In Canada we get a lot of stories in the news about obesity in the US and sometimes I thing that we look at ourselves as immune to the obesity issue.
Of course that is not at all true and bad habits in the US are the same as the bad habits in Canada. While many people look at the magic BMI number of 30 as the divider of obese or not, there is a number that determines super obese (I of course hate the whole BMI numbering, but that is another conversation).
So why and how is this super obesity epidemic happening? What can we do about it?
First, What Is Super Obese?
According to the 2004 Canadian Community Health Survey, 2.7 per cent of the population had “class III” obesity, meaning a BMI of 40 or more. But Dr Raj Padwal and others believe the prevalence of extreme obesity is now closer to four or five per cent, or about 1.5 million Canadians who are severely obese.
- One in four adult Canadians, or about 6.3 million people, were obese in 2011–2012. Since 2003, the proportion of Canadians who were obese has increased 17.5%.
- More men than women were obese, and obesity has increased more for men than women over the past eight years.
“It’s a bit disappointing that after five or six decades of flogging exercise and lifestyle modification that we haven’t been more successful, not just in the severely obese but in preventing the spread or rise in general obesity and over,” he says.
“I think it speaks to the fact you can’t really say to someone, ‘this is what you need to do. Eat healthier, be more active. Go home and do it.’ It just doesn’t work. It works in a minority of people who are highly motivated and have the means to do it.”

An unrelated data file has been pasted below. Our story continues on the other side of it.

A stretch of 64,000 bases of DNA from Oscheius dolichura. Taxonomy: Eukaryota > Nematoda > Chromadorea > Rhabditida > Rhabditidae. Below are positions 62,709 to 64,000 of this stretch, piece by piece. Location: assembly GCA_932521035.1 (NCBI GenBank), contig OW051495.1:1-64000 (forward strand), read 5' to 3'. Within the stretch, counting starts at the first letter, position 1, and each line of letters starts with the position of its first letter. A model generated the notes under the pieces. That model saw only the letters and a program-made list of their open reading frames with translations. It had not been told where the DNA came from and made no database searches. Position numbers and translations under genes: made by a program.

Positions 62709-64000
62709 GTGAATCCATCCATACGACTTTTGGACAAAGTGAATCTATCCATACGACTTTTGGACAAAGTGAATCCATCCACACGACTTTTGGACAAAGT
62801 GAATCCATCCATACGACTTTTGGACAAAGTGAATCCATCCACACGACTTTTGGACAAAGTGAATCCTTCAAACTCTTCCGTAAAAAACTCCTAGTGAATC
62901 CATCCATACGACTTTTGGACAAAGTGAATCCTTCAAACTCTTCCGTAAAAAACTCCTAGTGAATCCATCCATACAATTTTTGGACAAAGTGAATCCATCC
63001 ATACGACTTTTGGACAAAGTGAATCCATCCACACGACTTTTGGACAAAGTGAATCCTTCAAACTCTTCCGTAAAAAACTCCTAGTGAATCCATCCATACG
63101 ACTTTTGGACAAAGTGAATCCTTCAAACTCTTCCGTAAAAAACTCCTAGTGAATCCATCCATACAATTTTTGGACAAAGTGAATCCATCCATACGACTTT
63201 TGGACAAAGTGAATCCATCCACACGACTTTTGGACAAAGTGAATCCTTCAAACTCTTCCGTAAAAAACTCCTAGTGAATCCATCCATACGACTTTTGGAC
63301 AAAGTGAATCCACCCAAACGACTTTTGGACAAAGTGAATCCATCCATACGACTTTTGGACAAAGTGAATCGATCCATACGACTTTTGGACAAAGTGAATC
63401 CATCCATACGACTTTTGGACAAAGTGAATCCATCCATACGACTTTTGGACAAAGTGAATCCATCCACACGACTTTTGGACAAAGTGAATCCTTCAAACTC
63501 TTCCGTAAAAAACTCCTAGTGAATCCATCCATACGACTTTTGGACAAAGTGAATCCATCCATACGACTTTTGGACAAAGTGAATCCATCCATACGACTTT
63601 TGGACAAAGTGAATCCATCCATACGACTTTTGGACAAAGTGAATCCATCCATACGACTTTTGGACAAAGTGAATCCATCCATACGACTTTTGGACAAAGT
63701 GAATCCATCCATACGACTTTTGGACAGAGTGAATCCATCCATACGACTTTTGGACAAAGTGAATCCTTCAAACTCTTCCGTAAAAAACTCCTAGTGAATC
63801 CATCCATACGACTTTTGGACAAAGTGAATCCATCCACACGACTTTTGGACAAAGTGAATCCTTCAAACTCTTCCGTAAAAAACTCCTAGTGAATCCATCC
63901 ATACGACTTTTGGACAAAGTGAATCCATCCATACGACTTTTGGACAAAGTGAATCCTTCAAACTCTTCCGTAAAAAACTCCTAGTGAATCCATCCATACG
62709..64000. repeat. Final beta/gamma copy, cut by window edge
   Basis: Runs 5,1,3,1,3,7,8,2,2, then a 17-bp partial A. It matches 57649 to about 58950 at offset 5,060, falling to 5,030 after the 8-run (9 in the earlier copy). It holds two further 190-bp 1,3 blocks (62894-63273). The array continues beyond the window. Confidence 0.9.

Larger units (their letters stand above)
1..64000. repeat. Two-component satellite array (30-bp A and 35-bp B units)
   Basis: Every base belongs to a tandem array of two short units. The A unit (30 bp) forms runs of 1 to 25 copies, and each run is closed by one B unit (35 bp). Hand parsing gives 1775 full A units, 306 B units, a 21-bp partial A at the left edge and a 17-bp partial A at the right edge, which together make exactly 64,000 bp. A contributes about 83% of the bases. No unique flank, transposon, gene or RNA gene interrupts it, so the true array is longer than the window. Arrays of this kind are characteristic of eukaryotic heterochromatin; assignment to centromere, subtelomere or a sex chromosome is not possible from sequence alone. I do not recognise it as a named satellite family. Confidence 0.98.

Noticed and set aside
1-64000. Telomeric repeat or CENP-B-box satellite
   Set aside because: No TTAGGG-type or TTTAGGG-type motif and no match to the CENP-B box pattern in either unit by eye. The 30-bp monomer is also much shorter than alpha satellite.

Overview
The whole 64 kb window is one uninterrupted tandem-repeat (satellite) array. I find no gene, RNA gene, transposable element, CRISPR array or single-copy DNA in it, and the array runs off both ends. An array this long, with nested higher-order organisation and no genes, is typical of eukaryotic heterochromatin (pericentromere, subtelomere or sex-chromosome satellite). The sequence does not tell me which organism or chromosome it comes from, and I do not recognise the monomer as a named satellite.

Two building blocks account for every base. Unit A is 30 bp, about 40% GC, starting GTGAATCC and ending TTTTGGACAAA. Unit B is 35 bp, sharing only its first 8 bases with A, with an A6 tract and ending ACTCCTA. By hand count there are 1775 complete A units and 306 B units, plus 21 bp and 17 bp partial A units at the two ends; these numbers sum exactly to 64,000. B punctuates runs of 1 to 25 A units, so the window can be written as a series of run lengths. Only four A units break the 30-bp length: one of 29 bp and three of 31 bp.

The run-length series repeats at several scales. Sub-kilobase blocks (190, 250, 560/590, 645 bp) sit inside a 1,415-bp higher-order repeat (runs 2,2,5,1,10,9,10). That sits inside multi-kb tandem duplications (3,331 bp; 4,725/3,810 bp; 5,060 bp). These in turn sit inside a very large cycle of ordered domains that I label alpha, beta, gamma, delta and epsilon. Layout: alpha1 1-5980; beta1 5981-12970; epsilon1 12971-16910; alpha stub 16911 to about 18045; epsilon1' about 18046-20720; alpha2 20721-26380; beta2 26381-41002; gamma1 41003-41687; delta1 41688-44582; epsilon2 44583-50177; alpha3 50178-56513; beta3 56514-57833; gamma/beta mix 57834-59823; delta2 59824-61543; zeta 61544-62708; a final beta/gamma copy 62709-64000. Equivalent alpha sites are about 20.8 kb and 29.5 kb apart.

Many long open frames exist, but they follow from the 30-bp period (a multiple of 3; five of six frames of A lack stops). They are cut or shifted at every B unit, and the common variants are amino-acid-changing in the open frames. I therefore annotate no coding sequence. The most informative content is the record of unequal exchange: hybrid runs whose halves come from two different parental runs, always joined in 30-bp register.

In 2014, 600 million adults (13%) worldwide as well as 42 million children under the age of five were obese. Obesity is more common in women than men.Authorities view it as one of the most serious public health problems of the 21st century
At Montreal’s Royal Victoria Hospital, the obesity surgery program has been closed to patients with a BMI below 55 for more than a year, because of demand.
What Are The Dangers Of Super Obesity?
Obesity increases the risk of many physical and mental conditions. These comorbidities are most commonly shown in metabolic syndrome, a combination of medical disorders which includes: diabetes mellitus type 2, high blood pressure, high blood cholesterol, and high triglyceride levels.
Complications are either directly caused by obesity or indirectly related through mechanisms sharing a common cause such as a poor diet or a sedentary lifestyle.
The strength of the link between obesity and specific conditions varies. One of the strongest is the link with type 2 diabetes. Excess body fat underlies 64% of cases of diabetes in men and 77% of cases in women.
Patients with a BMI over 55 are the ones most likely to die from complications related to their obesity over the next three to five years, says Dr. Nicolas Christou, director of the bariatric surgery program at McGill University Health Centre.
“Four hundred, 450 pounds, those are the type of people who make it into our system,” Christou says.